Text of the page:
From Paranoid to Hope: Do We Believe?

Each year, dictionaries announce the “Word of the Year”.

The word is chosen by compiling thousands of data sets to determine what phrases, words, or definitions were searched most frequently. Unsurprisingly, the word for 2016 was paranoid.

"Cambridge Dictionary researchers examined data from hundreds of millions of online searches to see which words sparked the most interest in 2016, finding that “‘paranoid‘ stood out as the clear front-runner.” The data showed a fourfold increase in searches for the word 'paranoid' from all over the world, suggesting that people everywhere are feeling warier than ever before."

Sadly, the word fits.

In 2016 we saw the Flint water crisis, and tragic police shootings. We saw presidential riots and mass slaughter in Syria.

We saw corruption and deceit.

We saw man's hunger for power and the means used to obtain it.

What we saw, was something like King Herod.

Somewhere between 6 and 4 BC Jesus of Nazareth was born. Under the guise of worshiping the Christ, King Herod sought the newborn saying, “Go and search carefully for the child. As soon as you find him, report to me, so that I too may go and worship him.” (Matthew 2:8)

Christians, how we walk in 2017 tells the world what we believe in darkness.

And yet the Magi were warned of Herod's true motives and did not report Jesus' location to the King. Furious, Herod turned to mass murder. 

"When Herod realized that he had been outwitted by the Magi, he was furious, and he gave orders to kill all the boys in Bethlehem and its vicinity who were two years old and under, in accordance with the time he had learned from the Magi." (Matthew 2:16)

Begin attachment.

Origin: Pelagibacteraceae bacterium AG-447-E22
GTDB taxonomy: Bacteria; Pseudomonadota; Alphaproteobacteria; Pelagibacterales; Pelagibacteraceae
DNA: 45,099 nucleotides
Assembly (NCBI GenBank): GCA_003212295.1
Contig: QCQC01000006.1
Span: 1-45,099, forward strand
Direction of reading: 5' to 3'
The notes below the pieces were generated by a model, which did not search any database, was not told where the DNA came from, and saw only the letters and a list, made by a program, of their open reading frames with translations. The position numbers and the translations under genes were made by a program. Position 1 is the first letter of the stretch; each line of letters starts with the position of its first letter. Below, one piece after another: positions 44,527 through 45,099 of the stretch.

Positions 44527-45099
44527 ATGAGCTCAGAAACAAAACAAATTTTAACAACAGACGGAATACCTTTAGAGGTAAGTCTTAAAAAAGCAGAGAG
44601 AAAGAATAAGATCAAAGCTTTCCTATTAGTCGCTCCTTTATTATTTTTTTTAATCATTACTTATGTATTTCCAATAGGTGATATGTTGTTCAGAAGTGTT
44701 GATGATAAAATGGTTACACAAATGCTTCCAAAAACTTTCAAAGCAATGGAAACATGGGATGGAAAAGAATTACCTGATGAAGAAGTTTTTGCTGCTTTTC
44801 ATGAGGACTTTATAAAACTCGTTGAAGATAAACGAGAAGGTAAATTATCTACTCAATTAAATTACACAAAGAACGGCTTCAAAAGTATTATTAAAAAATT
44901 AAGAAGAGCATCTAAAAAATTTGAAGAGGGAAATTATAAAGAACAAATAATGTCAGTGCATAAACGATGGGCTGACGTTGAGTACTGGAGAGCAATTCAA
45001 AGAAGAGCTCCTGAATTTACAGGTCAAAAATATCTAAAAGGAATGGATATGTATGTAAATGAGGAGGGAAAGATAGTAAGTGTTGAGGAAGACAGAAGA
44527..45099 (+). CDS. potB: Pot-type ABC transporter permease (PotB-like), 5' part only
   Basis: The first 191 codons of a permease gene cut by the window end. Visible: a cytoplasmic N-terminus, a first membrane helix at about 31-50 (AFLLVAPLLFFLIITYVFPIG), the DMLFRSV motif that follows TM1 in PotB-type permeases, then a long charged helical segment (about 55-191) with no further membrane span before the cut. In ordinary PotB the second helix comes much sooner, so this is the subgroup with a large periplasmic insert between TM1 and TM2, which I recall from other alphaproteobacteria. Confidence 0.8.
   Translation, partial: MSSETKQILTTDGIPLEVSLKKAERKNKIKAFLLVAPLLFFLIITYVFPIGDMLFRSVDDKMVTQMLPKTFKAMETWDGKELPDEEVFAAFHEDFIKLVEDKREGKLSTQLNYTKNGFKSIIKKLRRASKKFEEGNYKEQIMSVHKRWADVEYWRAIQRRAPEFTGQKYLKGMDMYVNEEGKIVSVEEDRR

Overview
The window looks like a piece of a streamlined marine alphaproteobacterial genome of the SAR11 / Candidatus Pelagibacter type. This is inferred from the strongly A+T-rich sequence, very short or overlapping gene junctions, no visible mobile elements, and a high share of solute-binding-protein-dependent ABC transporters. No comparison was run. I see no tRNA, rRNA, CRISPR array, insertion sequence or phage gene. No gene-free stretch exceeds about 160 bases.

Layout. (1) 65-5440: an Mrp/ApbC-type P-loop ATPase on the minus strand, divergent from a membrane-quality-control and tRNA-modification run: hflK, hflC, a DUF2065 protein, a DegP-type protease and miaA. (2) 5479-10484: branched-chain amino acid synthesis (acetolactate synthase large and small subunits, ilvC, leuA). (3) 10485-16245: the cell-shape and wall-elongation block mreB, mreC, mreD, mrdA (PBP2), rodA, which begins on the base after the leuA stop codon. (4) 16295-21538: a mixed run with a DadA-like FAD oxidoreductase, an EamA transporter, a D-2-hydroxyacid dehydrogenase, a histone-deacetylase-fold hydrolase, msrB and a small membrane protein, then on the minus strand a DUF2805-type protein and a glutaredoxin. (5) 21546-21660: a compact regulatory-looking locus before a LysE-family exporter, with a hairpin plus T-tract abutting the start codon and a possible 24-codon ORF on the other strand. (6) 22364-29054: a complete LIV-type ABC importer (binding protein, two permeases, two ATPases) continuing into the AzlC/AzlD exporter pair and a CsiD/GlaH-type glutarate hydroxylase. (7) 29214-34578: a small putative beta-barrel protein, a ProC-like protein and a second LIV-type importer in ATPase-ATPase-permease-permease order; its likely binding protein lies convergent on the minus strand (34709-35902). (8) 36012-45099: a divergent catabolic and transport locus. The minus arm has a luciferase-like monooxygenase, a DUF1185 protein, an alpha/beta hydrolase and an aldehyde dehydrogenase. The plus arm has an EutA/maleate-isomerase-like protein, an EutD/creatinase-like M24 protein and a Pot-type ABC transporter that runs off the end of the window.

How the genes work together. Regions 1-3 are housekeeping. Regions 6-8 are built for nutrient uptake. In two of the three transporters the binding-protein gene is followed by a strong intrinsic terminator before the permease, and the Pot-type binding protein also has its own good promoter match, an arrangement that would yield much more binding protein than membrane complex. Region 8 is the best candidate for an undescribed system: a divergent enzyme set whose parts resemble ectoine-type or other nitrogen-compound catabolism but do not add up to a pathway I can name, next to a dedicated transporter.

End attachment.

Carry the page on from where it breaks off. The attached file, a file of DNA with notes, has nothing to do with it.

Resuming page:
Herod wanted the threat to his throne killed. He wanted to maintain his power. And by all accounts it looked dim for the Christ. Mothers wept and fathers burned with anger. Older sisters lost their brothers and uncles lost their nephews.

Surely, Herod would have his way. Surely, the boy would die.

Surely, salvation would be thwarted.

This is the beginning of the Gospel. Light entered the world and darkness was upon it. Evil sought to suffocate the healing, and warmth, and redemption the newborn carried.

And there was tragedy when Christ was born. But the story moved. The Christ moved. The narrative continued. Joseph and Mary escaped and so did the world's hope of a healer.

As we begin 2017, we must remember that the story is moving. The Christian narrative is one of pain but of purpose. It is not a straight line but a wandering road where we must seek His "rod and staff".

The new year is upon us and paranoid is the chorus of many.

The darkness seems too strong for the people of Flint and the people of Syria. It seems a bit too dark for people seeking justice in the black community. The light seems snuffed out for many single mothers and jobless fathers. And even for the privileged and well-off, the political climate threatens upheaval.

And yet, this is the beginning of Jesus' birth: darkness came but did not win.

Darkness does not mean we are abandoned.  

Pain does mean we are orphans.  

And tragedy does not mean our Father does not see, hear, or care.

Christians, how we walk in 2017 tells the world what we believe in darkness.

Do we believe that this is the end? Do we believe the story is over? Do we believe the narrative ends in pain? Or do you and I, sons and daughters of the King, believe this road ends in resurrection? Do we believe Jesus finished the work? Do we believe redemption cannot be thwarted? Do we believe He is still working?

Do we believe in the Gospel?

-David Hamilton is a writer, and content marketing director living in Grand Rapids, Michigan. When he's not hurrying to meet a deadline, he's trying to teach his two year old Bernese mountain dog, Moose, that sticks aren't food.